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Tobacco Greenhouse Organic Seedling Matthew Vann/North Carolina State University
Organic tobacco seedlings at a North Carolina State University greenhouse.

Taking the guessing game out of fertilizing organic tobacco

Researchers at North Carolina State University are taking the guessing game out of how to best fertilize seedlings in organic tobacco production.

Interest in organic tobacco farming has been growing in recent years, and at North Carolina State University, researchers are taking the guessing game out of one of the most important steps in production: how best to fertilize seedlings.

Seedlings are usually grown in greenhouses in trays that float in water, but some growers were having problems producing organic seedlings healthy enough to transplant into fields, explained Dr. Matthew Vann, an N.C. State Extension tobacco specialist and assistant professor in the Department of Crop and Soil Sciences.

 To develop recommendations for growers, Vann and master’s student Hunter Mason conducted two studies. One involved aerating the float beds with fish-tank pumps, and the other tested seven different fertilizer protocols.

 They found that by using a combination of seabird guano, sodium nitrate and gypsum and by using fish-tank pumps to aerate the float beds, they could achieve levels of seedling success comparable to those seen in conventional tobacco production with synthetic fertilizers. 

 “A lot of organic growers have the perception that they don't have a lot of options when it comes to fertilizing seedlings,” said Mason, who will graduate this May. “They have a lot of questions, and this research provides some answers for them. We've taken some of the guessing out for them. Now they will know exactly what they need.”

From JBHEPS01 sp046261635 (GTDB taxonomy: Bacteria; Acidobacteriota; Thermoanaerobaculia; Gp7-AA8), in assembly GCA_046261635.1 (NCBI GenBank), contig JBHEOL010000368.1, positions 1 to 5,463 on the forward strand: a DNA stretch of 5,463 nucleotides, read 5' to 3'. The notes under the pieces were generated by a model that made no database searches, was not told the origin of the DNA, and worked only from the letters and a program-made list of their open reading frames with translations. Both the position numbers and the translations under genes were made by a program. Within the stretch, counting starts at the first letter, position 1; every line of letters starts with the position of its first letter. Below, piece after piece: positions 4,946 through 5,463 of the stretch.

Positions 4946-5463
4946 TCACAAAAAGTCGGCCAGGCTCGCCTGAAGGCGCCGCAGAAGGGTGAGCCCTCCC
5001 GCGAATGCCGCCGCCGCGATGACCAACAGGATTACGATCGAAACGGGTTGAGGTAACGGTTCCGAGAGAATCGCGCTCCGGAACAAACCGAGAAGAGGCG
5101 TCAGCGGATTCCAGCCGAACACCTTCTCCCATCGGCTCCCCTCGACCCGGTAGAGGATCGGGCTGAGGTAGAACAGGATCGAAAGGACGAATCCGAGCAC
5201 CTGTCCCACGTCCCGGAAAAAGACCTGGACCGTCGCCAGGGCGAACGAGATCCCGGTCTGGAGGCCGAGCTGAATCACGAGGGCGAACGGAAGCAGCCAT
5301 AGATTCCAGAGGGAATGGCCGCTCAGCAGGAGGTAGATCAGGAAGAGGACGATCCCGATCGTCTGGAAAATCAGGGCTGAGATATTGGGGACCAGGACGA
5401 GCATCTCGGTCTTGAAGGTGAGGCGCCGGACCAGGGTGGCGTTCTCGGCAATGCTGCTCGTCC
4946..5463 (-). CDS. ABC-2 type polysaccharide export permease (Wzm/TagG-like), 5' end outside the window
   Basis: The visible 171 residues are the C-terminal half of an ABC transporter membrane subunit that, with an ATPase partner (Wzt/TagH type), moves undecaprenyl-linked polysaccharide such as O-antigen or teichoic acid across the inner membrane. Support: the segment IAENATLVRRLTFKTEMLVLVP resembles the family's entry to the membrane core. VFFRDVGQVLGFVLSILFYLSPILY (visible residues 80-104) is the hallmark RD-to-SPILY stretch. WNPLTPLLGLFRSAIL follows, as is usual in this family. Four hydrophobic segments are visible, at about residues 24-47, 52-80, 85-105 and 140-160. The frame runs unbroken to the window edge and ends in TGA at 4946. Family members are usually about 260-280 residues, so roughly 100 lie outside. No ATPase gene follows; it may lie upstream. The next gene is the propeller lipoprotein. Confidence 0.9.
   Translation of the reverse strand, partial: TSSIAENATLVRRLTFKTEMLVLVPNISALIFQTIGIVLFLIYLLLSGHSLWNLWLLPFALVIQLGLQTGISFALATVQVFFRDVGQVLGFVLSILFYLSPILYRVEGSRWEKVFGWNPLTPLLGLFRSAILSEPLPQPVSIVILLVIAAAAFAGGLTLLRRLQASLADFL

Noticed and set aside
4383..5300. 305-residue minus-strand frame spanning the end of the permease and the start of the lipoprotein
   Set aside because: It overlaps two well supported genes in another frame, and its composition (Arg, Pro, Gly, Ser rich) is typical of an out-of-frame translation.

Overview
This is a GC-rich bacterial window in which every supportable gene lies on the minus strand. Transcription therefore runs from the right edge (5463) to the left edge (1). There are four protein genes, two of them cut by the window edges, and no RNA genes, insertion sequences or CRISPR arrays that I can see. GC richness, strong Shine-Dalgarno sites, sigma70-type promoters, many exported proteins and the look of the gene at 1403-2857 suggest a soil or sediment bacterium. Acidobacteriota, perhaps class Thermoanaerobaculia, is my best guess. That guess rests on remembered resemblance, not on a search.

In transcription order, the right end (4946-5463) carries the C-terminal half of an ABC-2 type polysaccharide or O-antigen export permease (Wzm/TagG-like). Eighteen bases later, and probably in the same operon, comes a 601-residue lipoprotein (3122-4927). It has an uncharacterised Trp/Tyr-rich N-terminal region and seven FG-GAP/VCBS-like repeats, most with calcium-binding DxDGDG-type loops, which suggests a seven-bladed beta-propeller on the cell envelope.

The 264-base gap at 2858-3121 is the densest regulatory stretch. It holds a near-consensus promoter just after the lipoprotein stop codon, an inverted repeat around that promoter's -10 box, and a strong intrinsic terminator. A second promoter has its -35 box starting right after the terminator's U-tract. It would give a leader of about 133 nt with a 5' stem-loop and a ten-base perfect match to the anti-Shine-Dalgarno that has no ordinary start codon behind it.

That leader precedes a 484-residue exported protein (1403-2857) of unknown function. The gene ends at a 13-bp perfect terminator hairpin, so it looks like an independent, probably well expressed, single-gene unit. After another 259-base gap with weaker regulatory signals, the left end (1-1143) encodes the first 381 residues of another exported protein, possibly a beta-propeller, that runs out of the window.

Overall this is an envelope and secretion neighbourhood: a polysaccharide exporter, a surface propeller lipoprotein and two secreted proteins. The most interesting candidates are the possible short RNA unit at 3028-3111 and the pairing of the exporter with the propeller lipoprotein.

“Aeration made a huge difference,” Vann said. That’s because nitrogen from animal manures doesn’t dissolve into a form that plants can use as easily as the nitrogen in conventional fertilizers do. “With aeration, the nitrogen is available to the plants a bit earlier in the season,” he added.

 “We also found that it really took an integrated approach to develop a fertilizer program that met all the nutritional needs for the seedlings,” Vann said. Guano, for example, isn’t a good source of calcium, but gypsum is. And sodium nitrate doesn’t have the phosphorus that seabird guano has.

 Vann and Mason have developed recipes for the blended regimen they recommend, and they said that details will be made available next winter in the annual tobacco production guide published by N.C. State.

 “From these studies, we learned a lot about the water chemistry that organic growers have to deal with that conventional growers don't,” Vann said. “Because our seabird guano was a slow release material, we have to think about managing it a little bit different than sodium nitrate and conventional 16-5-16 fertilizer, but in the end it can be done successfully and on a large scale.”

TAGS: Fertilizer
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